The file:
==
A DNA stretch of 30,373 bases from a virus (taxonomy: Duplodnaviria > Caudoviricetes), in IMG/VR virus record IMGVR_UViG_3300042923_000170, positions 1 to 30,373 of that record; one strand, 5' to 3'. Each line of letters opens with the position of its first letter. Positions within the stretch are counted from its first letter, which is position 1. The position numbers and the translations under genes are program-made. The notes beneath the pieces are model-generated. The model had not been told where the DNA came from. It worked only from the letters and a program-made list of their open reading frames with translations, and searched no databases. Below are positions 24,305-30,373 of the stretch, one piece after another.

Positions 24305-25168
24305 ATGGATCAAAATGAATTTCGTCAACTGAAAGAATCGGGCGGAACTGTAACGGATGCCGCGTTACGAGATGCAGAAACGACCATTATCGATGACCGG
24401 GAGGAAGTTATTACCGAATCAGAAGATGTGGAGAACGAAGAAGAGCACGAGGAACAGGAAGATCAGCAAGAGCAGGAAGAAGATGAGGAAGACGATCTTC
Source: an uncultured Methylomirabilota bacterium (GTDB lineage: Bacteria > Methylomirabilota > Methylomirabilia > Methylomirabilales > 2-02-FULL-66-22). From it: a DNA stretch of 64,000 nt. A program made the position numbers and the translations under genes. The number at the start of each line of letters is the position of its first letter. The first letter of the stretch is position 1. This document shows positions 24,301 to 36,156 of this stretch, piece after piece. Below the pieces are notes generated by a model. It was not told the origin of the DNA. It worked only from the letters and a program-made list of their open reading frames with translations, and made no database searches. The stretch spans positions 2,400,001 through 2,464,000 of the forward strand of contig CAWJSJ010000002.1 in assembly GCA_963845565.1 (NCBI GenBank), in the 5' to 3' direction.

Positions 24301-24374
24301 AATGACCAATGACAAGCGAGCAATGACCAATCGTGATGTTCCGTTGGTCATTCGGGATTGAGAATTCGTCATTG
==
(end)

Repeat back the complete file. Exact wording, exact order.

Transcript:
A DNA stretch of 30,373 bases from a virus (taxonomy: Duplodnaviria > Caudoviricetes), in IMG/VR virus record IMGVR_UViG_3300042923_000170, positions 1 to 30,373 of that record; one strand, 5' to 3'. Each line of letters opens with the position of its first letter. Positions within the stretch are counted from its first letter, which is position 1. The position numbers and the translations under genes are program-made. The notes beneath the pieces are model-generated. The model had not been told where the DNA came from. It worked only from the letters and a program-made list of their open reading frames with translations, and searched no databases. Below are positions 24,305-30,373 of the stretch, one piece after another.

Positions 24305-25168
24305 ATGGATCAAAATGAATTTCGTCAACTGAAAGAATCGGGCGGAACTGTAACGGATGCCGCGTTACGAGATGCAGAAACGACCATTATCGATGACCGG
24401 GAGGAAGTTATTACCGAATCAGAAGATGTGGAGAACGAAGAAGAGCACGAGGAACAGGAAGATCAGCAAGAGCAGGAAGAAGATGAGGAAGACGATCTTC
Source: an uncultured Methylomirabilota bacterium (GTDB lineage: Bacteria > Methylomirabilota > Methylomirabilia > Methylomirabilales > 2-02-FULL-66-22). From it: a DNA stretch of 64,000 nt. A program made the position numbers and the translations under genes. The number at the start of each line of letters is the position of its first letter. The first letter of the stretch is position 1. This document shows positions 24,301 to 36,156 of this stretch, piece after piece. Below the pieces are notes generated by a model. It was not told the origin of the DNA. It worked only from the letters and a program-made list of their open reading frames with translations, and made no database searches. The stretch spans positions 2,400,001 through 2,464,000 of the forward strand of contig CAWJSJ010000002.1 in assembly GCA_963845565.1 (NCBI GenBank), in the 5' to 3' direction.

Positions 24301-24374
24301 AATGACCAATGACAAGCGAGCAATGACCAATCGTGATGTTCCGTTGGTCATTCGGGATTGAGAATTCGTCATTG